31 January 2002, Volume
NOTE TO READERS:
RFE/RL's "Central Asia Report" will not appear next week but will return on 14 February 2002.
PRIME MINISTER REPLACED IN KAZAKHSTAN (PLUS CA CHANGE�).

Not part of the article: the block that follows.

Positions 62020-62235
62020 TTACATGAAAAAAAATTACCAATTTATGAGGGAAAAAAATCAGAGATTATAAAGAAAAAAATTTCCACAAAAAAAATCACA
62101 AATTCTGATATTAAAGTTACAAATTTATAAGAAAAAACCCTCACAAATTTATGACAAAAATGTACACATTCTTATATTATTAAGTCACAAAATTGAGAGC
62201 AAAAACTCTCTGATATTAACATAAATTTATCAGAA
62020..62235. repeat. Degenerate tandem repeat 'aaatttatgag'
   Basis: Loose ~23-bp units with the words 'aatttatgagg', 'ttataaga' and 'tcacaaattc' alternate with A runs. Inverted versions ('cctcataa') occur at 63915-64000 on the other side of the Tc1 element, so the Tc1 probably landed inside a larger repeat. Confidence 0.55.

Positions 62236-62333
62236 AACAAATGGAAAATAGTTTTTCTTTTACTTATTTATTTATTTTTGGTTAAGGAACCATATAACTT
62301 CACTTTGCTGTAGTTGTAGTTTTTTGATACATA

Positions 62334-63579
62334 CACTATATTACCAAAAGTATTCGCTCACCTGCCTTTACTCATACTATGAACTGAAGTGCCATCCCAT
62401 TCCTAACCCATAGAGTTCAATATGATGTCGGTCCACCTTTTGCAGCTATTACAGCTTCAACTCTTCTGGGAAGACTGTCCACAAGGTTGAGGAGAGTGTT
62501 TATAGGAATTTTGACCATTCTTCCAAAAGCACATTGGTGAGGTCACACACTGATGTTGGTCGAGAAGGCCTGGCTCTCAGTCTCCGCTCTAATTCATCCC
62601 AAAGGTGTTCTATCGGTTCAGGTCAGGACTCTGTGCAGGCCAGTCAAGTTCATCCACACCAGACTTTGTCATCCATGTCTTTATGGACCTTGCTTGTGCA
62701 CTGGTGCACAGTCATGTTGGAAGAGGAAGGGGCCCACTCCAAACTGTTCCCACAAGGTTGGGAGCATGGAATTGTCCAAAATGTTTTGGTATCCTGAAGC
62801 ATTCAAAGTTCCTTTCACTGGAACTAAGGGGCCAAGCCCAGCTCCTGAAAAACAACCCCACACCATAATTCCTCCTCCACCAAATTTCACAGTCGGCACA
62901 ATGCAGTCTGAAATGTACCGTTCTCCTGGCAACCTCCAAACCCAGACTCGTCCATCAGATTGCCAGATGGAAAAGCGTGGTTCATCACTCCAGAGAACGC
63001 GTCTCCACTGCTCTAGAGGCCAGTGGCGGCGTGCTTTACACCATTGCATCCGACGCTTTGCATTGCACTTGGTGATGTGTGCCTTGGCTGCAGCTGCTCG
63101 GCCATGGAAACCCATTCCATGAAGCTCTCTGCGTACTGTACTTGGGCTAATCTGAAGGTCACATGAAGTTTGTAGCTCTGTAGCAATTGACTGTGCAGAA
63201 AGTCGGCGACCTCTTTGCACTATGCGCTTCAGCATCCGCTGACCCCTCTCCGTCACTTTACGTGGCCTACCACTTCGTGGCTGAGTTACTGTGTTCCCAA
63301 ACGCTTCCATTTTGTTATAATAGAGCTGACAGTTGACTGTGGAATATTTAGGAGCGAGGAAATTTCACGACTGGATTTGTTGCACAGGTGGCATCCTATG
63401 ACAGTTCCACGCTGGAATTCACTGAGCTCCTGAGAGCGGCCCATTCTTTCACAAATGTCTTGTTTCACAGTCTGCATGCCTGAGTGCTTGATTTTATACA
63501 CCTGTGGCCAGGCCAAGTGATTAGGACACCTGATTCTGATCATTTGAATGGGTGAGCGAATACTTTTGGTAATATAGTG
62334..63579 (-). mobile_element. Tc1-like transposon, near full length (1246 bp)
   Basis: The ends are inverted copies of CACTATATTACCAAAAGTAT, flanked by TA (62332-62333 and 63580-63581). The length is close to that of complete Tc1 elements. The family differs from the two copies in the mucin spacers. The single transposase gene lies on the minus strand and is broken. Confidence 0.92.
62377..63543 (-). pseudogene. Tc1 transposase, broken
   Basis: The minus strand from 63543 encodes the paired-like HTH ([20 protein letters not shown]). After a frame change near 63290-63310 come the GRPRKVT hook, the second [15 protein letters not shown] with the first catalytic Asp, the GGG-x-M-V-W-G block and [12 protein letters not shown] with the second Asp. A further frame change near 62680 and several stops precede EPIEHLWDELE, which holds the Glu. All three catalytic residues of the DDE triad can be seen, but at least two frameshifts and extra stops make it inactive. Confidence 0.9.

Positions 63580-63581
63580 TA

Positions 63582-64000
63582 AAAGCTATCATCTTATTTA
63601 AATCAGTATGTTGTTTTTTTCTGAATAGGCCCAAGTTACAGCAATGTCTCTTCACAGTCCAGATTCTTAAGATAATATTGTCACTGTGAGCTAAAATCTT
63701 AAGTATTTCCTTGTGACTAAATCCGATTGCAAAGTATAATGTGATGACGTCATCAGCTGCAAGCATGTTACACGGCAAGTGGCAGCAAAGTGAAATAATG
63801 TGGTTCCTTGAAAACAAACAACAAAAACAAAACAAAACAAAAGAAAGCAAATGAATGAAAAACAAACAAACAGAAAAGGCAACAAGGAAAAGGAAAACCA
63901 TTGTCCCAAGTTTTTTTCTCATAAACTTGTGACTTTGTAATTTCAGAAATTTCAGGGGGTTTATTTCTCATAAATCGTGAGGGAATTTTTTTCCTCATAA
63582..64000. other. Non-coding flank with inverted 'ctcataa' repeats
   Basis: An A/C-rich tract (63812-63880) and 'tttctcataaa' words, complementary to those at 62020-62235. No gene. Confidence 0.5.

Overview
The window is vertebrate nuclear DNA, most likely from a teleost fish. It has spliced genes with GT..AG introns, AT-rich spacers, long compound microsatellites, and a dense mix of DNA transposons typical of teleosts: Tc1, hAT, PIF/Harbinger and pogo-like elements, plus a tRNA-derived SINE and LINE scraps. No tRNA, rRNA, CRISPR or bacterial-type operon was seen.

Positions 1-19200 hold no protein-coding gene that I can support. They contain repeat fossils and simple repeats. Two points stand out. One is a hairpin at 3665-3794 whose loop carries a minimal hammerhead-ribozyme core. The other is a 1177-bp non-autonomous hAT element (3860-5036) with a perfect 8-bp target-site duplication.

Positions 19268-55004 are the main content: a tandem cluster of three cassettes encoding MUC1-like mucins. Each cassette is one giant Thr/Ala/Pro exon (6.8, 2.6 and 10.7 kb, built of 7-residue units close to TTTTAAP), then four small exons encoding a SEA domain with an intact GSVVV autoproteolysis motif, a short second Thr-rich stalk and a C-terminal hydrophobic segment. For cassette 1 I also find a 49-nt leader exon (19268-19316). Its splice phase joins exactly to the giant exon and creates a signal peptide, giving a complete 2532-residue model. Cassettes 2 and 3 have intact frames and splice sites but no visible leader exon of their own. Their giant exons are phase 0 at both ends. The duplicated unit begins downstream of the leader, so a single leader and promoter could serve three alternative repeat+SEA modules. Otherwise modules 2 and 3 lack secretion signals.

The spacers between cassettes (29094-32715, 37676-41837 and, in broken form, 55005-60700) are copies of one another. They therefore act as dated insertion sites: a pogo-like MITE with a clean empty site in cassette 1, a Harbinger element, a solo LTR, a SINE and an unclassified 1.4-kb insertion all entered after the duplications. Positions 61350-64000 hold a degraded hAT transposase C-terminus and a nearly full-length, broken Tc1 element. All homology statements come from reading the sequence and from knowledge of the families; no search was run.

After months of rumors that his resignation was imminent, Kazakh Prime Minister Qasymzhomart Toqaev stepped down early on 28 January, and the whole government stepped down with him as required by the Kazakh Constitution, Reuters and AFP reported. Toqaev, formerly Kazakhstan's minister of foreign affairs from 1994 to 1999, had served as prime minister since October 1999. He had offered his resignation to President Nursultan Nazarbaev once before, in November 2001, but it was refused. Although no official explanation for his resignation was given, both the president and Toqaev himself emphasized that he was leaving his position without acrimony. Toqaev blandly asserted through a spokesman that "the time has come for the arrival of new people with new ideas and approaches," and that the departure of a prime minister and his cabinet was "a perfectly normal event considering that the presidency is strong" in Kazakhstan, RFE/RL's Kazakh Service reported on 28 January. He said further that the course of his future career depended wholly on Nazarbaev. Reuters noted on 28 January that Toqaev expressed a desire to be reassigned to his post as Kazakhstan's top diplomat. Whatever his motivations, he was duly reinstated as foreign minister on 29 January by Nazarbaev, who praised him to the parliament the previous day for his successful management of the economy and "constructive dialogue with parliament" as prime minister (see "RFE/RL Newsline," 29 January 2002).